Health knowledge made personal
Join this community!
› Share page:
Go
Search posts:

the elephant at the PTO yard sale

Posted Jun 04 2013 12:00am

 

 

I volunteered this weekend to help with the school’s PTO yard sale.

 

 

Hooray, me!

 

 

I don’t get to do this stuff often.  Between homeschooling (which is intensive) and parenting Trevor (double intensive) I rarely get the chance to invest in electives. 

 

 

But it so happened that this time the stars lined up.  Meaning, I could actually swing it.  I like to swing it when I can.  It makes me feel less affected and more normal.  Or so I tell myself.

 

 

Once upon a time, I had this dream.  My heart dreamed that by the time Trevor was ready for Kindergarten he would seamlessly blend in with his peers.  All those hours of therapy would pay off big time.  Sure, he’d still have an IEP.  He’d always need an IEP.  But no one would have to know.  It could be our little secret.

 

 

He’d blend.

 

 

As far as he’s come.  As amazing as he is.  As unquantifiable the miracle of Trevy may be.

 

 

Don’t hate me for getting real for minute.

 

 

He does NOT blend.

 

 

It’s now obvious even to the untrained eye that there is “something” up with him.  I’ve heard things like, “I just couldn’t quite put my finger on it” or “I thought he might be special needs”. 

 

 

And so it is…in my heart I have felt that they (the peer model parents) must surely know that Trevor is one of the “IEPs”.  Yes, I’ve heard that term used by neuro-typical parents.  It makes my skin crawl a little too but I’ve yet to come up with a better replacement.  You know, other than “that adorable little miracle child who is such an inspiration!”  Why don’t people use that instead?  If ever I do come up with something catchier, I’ll be sure to have an awesome campaign with T-shirts, stickers and cute little blog buttons.  So we can extinguish “the IEP kid” clause that issues from the mouths of well-meaning others like a dagger straight into the hearts of the IEP kid parents.

 

 

So when I was introduced to a couple moms of a couple of Trevy’s classmates at this weekend’s yard sale…I was definitely caught off guard.

 

 

I immediately felt it.  Awkward.  From the tip of my desperately needing a pedicure toes to the top of my desperately needing a visit to the salon head.  I hate feeling awkward.

 

 

They seemed lovely and friendly and everything.  Gosh, I hope I did too.  But immediately all kinds of unexpected emotions were three ring circus-ing in my gut.  Were they wondering what’s wrong with Trevy?  They are, aren’t they!  Was that raised eyebrow aimed at me or are they giving each other “the look”?  I know they’re not hoping I’m gonna spill my Trevy guts?  I mean…we have yard sale stuff to sell, people.  No guts.  Not today!  Do they want the juicy details so they could fill the other moms in on the baseball bleachers or summer beach playdates?  Did they really mean it when they said he was “so cute” or is that peer model parent code for “oooooh, you belong to the IEP kid”? This integrated thing is for the birds!!!!  I wanna go HOOOOOOME!!!  And email all my SN mommy friends!!!!!!!!!!!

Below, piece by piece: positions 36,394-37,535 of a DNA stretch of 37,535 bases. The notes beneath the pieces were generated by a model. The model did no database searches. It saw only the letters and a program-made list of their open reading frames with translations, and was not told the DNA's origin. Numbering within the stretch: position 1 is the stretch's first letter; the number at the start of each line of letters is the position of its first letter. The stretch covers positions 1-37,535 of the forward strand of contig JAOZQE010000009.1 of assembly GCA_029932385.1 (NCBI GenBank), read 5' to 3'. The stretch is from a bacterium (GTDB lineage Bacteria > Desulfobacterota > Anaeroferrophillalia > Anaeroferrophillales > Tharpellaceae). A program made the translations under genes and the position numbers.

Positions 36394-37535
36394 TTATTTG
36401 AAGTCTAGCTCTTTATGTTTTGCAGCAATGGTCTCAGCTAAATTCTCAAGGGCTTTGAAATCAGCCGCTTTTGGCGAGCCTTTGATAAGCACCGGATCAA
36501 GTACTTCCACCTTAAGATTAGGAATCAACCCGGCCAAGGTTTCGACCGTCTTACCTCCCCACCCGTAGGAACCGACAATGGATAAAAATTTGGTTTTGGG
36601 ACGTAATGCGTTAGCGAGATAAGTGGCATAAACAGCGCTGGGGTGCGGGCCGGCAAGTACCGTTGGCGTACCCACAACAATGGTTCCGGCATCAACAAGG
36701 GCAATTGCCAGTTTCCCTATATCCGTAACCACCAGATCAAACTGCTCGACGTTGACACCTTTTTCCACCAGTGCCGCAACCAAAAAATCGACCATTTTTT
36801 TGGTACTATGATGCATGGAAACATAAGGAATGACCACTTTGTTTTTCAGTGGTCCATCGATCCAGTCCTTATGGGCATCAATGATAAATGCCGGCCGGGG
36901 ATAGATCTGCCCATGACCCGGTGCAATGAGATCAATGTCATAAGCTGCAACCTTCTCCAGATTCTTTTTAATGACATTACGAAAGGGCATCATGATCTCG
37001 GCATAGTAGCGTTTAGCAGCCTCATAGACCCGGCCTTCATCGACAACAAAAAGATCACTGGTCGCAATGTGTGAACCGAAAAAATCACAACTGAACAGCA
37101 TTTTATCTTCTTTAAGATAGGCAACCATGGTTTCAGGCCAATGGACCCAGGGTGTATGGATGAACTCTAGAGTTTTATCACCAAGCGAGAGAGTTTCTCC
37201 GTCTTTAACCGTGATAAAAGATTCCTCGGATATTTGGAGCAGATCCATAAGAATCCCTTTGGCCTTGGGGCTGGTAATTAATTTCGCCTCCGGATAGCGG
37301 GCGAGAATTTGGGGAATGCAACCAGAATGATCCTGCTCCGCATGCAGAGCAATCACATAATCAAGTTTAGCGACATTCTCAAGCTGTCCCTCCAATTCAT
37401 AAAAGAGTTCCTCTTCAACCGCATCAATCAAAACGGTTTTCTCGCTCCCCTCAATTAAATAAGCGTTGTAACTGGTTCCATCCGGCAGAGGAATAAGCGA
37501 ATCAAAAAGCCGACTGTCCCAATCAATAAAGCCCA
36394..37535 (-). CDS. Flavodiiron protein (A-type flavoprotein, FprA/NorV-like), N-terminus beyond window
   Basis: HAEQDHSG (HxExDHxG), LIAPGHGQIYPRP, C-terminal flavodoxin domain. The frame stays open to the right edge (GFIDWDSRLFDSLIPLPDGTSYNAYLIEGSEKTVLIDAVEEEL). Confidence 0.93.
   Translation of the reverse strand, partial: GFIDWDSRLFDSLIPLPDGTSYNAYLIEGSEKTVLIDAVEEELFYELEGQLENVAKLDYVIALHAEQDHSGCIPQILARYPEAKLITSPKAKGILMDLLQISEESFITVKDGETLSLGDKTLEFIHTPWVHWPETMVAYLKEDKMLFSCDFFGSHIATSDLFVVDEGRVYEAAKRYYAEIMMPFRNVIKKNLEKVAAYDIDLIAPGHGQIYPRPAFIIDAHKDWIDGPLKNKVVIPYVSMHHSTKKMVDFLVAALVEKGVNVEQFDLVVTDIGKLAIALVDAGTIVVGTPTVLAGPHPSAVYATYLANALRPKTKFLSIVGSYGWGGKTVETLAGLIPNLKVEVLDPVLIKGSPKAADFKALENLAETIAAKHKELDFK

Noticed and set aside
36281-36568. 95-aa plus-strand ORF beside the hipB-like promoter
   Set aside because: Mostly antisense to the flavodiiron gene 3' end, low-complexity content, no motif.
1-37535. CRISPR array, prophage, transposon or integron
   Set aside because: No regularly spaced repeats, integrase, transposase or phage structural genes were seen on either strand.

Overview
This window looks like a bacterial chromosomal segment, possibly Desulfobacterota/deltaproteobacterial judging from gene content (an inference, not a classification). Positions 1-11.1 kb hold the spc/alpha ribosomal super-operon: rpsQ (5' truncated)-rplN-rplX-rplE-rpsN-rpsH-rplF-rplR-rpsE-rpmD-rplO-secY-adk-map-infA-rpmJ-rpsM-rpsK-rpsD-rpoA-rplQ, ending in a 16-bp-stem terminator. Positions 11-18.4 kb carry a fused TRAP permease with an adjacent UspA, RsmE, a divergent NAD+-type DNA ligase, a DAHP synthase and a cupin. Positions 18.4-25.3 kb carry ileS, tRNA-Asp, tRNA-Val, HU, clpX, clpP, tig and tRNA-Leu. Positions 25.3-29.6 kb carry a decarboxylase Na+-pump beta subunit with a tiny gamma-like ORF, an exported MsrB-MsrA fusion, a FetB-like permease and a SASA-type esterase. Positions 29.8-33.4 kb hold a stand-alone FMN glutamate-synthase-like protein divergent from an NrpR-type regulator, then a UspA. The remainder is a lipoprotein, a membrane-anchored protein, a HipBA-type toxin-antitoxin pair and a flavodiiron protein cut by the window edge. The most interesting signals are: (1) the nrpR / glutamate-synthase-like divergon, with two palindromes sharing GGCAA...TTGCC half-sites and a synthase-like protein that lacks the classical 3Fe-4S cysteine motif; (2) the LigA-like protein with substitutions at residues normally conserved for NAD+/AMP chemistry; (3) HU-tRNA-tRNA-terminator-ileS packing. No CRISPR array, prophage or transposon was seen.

I was kind of an internal hot mess.

 

 

I felt more than a little mortified at all the crazy that came rushing up from the depths of who knows where.  I didn’t even know I had that crazy living down there.   I thought I was down with integration.  I thought I believed (deeply) in living side-by-side.  I know lots of peer model parents!!!  I need a shrink!!!!!!!!!!!!!

 

 

Of course I quickly realized that all the peer model parents I’m connected with have children Toby and Bristel’s age.  The parents I’m connected with who have Trevy size kids…are almost entirely Special Needs parents.

 

 

Whack!  Wap!  Thump!  Thud!

 

 

Came the ton of elephant in the room sized bricks on my head.  Which is to say, my heart.

 

 

Now, I have NO idea if the other moms felt awkward too.

 

 

I hope I didn’t make them feel awkward!

 

 

Like when they were all sharing cute K things their children were saying.  Much advanced beyond Trevor.  And yet in a desire to connect, I couldn’t resist sharing a Trevy story.  Did I make them feel awkward then?  Because looking back I can see that my story probably highlighted the fact that he’s one of the special needs kids.  It’s hard not to though…when you’re quoting something super cute he’s said.  It’s hard not to because there is no sharing Trevy without also sharing his deficits and miracles.  It’s all so intrinsic to who he is.  All of our children have things that make them them.  It never gets awkward when I mention Bristel’s dimples.  Or Toby’s first baseman ship.  But it did get quiet after I shared my Trevor story.  Until one of the moms inserted, “He’s so cute” again.  I immediately wanted to jump up and blab his entire journey from start to finish.  With passion and eloquence.  Standing on the cash box table.  Hair blowing in the breeze.  Taking all awkwardness somewhere over the horizon with it.  So they could appreciate the beauty of him with me.

 

 

But I bit my tongue.  And pretended like I was just another K mom. 

 

 

He is a cutie.

 

 

I echoed back.

 

 

I’m not sure if it fell hollow in their ears too.  I do know there certainly seemed to be an elephant at the yard sale.  And it felt like he was following me around.  I’ve always wanted an elephant for a pet.  I’m just not so sure about this one.

 

 

danielle

Post a comment
Write a comment:

Related Searches